Porter holding his own during Wolves crisis
MINNEAPOLIS — Bill Bayno has ice taped to his back. Shawn Respert, sweating, jogging, in his warmups, is looking more like a player than anything else. And Terry Porter, in his suit, in front of the cameras, is running the show.
This is the state of the Timberwolves these days. There are too few players to practice and the coaches are too young not to jump in, even if their 40- and 50-year-old muscles aren't quite up to the task. That's what Porter has inherited for the past two weeks, with things going from bad to worse, shorthanded to downright untenable.
Porter has been here before. He's been a head coach for the good part of three seasons, leading one Milwaukee team in 2004 to the playoffs and coaching another Phoenix squad to a 28-23 record in 2008-09 before being puzzlingly fired. But he's never been here quite like this, on such short notice, with so little preparation and so vague a sense of control when injuries make control a very relative concept.
Porter stepped in as acting head coach of the Timberwolves on Jan. 7 when Rick Adelman departed to be with his ailing wife, and he coached the team to a surprise victory over the Hawks on Jan. 8 before accruing five straight losses amid mounting injuries. And even with Saturday's improbable win, there's still no way to hide the fact that this is a battered, shorthanded team.
First it was J.J. Barea out with back spasms, then Lazar Hayward, on a 10-day contract, getting ill and infecting several teammates. Then Alexey Shved sprained his ankle, Nikola Pekovic bruised his thigh, Dante Cunningham caught a bug, and here Porter and company stand, with two more 10-day contracts shipped in Saturday morning and an NBA injury exception in tow, staring down .500 still three games away.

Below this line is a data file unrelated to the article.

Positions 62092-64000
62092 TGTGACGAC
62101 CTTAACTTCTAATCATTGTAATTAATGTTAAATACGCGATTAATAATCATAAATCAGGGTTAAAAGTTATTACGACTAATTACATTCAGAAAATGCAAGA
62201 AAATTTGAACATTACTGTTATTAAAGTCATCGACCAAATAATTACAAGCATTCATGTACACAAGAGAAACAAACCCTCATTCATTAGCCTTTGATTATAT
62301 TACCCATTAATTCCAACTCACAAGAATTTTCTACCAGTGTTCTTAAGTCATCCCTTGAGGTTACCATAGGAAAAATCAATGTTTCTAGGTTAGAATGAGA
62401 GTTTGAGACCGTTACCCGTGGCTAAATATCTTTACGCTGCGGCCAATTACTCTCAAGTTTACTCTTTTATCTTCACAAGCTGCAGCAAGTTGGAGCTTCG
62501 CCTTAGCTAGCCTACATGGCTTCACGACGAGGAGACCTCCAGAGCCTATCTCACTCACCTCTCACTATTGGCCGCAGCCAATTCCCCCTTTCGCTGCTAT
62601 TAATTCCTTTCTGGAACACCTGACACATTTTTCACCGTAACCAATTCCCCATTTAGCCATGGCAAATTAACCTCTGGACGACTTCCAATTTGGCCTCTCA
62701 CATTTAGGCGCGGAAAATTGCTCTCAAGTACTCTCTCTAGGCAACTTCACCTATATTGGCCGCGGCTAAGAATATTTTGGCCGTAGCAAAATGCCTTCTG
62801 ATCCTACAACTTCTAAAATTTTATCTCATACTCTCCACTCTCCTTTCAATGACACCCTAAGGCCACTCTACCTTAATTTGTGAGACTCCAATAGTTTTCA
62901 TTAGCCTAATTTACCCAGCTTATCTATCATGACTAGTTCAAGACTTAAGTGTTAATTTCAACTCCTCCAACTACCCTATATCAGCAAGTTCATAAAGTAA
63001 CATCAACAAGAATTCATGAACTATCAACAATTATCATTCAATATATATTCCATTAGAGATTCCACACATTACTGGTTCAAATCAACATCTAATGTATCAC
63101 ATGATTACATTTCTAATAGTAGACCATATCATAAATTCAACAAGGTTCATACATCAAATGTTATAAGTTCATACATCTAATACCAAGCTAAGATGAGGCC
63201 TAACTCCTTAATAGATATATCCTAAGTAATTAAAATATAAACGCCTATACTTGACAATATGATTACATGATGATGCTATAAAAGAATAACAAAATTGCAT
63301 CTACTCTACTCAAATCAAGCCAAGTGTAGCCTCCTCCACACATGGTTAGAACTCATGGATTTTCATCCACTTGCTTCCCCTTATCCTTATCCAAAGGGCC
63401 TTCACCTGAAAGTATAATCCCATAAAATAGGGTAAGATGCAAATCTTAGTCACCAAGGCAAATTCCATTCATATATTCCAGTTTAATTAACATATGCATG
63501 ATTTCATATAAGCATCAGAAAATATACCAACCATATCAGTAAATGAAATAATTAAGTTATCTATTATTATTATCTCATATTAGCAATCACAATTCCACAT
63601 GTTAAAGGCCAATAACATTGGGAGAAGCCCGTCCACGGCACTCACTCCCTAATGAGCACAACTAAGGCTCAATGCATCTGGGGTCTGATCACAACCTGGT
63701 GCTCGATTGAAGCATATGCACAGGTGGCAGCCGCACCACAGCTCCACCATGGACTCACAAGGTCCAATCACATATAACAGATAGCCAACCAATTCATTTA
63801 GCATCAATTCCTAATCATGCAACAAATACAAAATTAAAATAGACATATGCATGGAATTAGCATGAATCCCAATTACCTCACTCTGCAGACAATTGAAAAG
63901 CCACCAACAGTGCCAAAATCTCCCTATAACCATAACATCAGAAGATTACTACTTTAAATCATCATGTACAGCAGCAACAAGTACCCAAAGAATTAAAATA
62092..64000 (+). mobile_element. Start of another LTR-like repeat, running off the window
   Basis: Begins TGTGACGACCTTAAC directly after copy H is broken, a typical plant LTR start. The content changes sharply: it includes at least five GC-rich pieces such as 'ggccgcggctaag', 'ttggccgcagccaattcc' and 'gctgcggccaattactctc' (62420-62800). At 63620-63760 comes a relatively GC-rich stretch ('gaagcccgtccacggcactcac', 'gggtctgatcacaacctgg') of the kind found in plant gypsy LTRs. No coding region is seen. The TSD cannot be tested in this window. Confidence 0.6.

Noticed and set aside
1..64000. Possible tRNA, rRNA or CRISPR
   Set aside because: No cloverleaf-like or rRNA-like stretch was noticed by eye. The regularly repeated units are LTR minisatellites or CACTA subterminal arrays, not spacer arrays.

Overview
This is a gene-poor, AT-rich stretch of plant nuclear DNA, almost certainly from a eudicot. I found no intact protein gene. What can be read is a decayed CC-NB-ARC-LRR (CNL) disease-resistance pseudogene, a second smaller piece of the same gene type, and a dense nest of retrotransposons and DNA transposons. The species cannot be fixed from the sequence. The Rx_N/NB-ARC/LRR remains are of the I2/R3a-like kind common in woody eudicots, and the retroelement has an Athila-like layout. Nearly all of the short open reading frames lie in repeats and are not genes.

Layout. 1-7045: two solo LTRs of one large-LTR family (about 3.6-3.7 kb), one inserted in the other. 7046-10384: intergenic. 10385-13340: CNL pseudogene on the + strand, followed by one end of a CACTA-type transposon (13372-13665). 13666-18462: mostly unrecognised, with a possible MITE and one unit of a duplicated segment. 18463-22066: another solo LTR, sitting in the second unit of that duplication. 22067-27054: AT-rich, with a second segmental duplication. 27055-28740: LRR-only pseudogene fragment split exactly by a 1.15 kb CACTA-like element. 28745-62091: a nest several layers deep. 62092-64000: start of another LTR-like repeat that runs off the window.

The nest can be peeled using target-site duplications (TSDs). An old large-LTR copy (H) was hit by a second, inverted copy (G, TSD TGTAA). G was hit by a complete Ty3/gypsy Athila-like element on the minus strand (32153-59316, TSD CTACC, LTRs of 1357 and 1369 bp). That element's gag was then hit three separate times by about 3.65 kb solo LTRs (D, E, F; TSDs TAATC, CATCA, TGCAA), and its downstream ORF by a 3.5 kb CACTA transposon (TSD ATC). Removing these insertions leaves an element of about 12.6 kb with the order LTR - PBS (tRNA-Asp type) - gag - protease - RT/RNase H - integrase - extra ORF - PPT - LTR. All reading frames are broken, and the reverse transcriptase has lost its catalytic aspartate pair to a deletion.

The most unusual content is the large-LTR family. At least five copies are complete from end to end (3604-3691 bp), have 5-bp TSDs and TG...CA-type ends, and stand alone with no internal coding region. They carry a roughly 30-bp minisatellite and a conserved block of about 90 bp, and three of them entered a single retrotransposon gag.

"No one wants to be in a situation like this when someone has family issues," Porter said. "You don't want to be, but as far as our roster, it is what it is. The guys that we have on this roster understand it. . . . We have to keep believing and knowing that we have enough talent that can win games."
If there's a battle cry to this Terry Porter mini-era in Minnesota, it's just that: it is what it is. Injuries are injuries, and you can't stop them, but still somehow you have to find a way to start winning. That conundrum is about the extent of what's being discussed these days at the Target Center: how exactly do you win with next to nothing?
So really, it's impossible to evaluate Porter's performance, not in any kind of informed manner. He's 2-5, yes, which is hardly ideal, but it's hard to imagine even Phil Jackson squeezing more than about three wins out of this battered bunch over the past two weeks. Ask David Kahn how Adelman's backup is doing, and you'll get that very sense.
"I think he's holding up," Kahn said. "It's a tough situation for anybody, much less Terry. It happened out of the blue, no preparation. . . . So it's hard. He's the one who's probably had to deal most with the absence of the roster as it was previously envisioned. He's doing fine."